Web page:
0

we need to run the run.sh on each 10 steps

for x in {1..100} ; do
  sleep 1
  /tmp/run.sh
done

so finally run.sh will run 10 times

how we can do that?

other example ( in this case run.sh will run 20 times )

for x in {1..200} ; do
  sleep 1
  /tmp/run.sh
done
  • I supposed there are other stuff like sleep 1 that need to be run on all iterations ? – Archemar Feb 22 '18 at 14:22
4

You just have to test if the value of x can be divided by 10 :

for x in {0..100} ; do
    if (( x % 10 == 0 ))
    then
        /tmp/run.sh
    fi
    sleep 1
done
  • +1 for better bash. Using [ tests and (( )) at the same time looks weird – Gilles Quenot Feb 22 '18 at 14:16
4

This is a job for the modulus (%) operator. For example:

for x in {1..100} ; do
  sleep 1
  [ $((x % 10)) -eq 0 ] && /tmp/run.sh
done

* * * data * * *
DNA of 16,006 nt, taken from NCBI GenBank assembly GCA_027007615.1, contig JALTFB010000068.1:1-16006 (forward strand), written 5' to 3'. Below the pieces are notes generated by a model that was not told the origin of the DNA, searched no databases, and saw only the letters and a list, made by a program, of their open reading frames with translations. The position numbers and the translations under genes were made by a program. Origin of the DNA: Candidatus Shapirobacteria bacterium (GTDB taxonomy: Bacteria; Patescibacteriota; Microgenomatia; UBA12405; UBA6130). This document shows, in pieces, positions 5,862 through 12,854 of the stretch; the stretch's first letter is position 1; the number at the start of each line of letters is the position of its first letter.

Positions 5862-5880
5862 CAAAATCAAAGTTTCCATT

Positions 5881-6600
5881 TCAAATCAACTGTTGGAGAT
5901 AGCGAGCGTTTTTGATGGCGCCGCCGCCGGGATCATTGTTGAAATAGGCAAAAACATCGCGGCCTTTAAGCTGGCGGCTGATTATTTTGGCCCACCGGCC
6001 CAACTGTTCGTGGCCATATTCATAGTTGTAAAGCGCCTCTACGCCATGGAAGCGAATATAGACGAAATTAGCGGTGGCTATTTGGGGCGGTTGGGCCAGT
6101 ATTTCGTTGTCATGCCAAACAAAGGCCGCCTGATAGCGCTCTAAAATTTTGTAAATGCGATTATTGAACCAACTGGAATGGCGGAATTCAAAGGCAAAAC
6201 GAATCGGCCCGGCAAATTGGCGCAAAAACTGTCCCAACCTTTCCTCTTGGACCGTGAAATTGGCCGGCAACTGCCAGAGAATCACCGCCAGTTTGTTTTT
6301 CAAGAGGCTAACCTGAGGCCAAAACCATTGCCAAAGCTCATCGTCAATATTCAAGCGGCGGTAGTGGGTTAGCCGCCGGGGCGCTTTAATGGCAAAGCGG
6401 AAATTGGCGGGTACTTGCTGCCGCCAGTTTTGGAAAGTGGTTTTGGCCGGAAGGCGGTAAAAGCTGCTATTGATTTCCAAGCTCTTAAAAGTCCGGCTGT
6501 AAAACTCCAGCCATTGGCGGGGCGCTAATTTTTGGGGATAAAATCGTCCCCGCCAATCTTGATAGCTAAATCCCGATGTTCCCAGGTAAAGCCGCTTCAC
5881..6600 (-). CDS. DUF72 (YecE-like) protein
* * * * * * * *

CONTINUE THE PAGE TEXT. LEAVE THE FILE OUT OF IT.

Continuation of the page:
Another example:

$ for i in {1..100} ; do  [ $((i % 10)) -eq 0 ] && echo $i  ; done
10
20
30
40
50
60
70
80
90
100
  • why i ? should be x – yael Feb 22 '18 at 14:15
  • because i tested it with $i in my shell and forgot to change it to $x here. fixed. – cas Feb 22 '18 at 14:16
  • Why using [ and (( )) at the same time ? Check @Félicien answer – Gilles Quenot Feb 22 '18 at 14:18
  • Personal style choice - i.e. because I wrote it and not someone else. It's syntactically valid and shorter. And, IMO, more readable. One may equally ask "why use if/then/else when [ ... ] && will do"? – cas Feb 22 '18 at 14:19
  • +1 for oneliner – Zdenek Hatak Nov 26 at 8:22
2
for (( i = 0; i < 10; ++i )); do
    /tmp/run.sh
    sleep 10
done

If you want to run the script ten times, then do the loop ten times and sleep the appropriate amount of time in-between.

Or, with a parameter determining how many times to run the script:

n=20
for (( i = 0; i < n; ++i )); do
    /tmp/run.sh
    sleep 10
done

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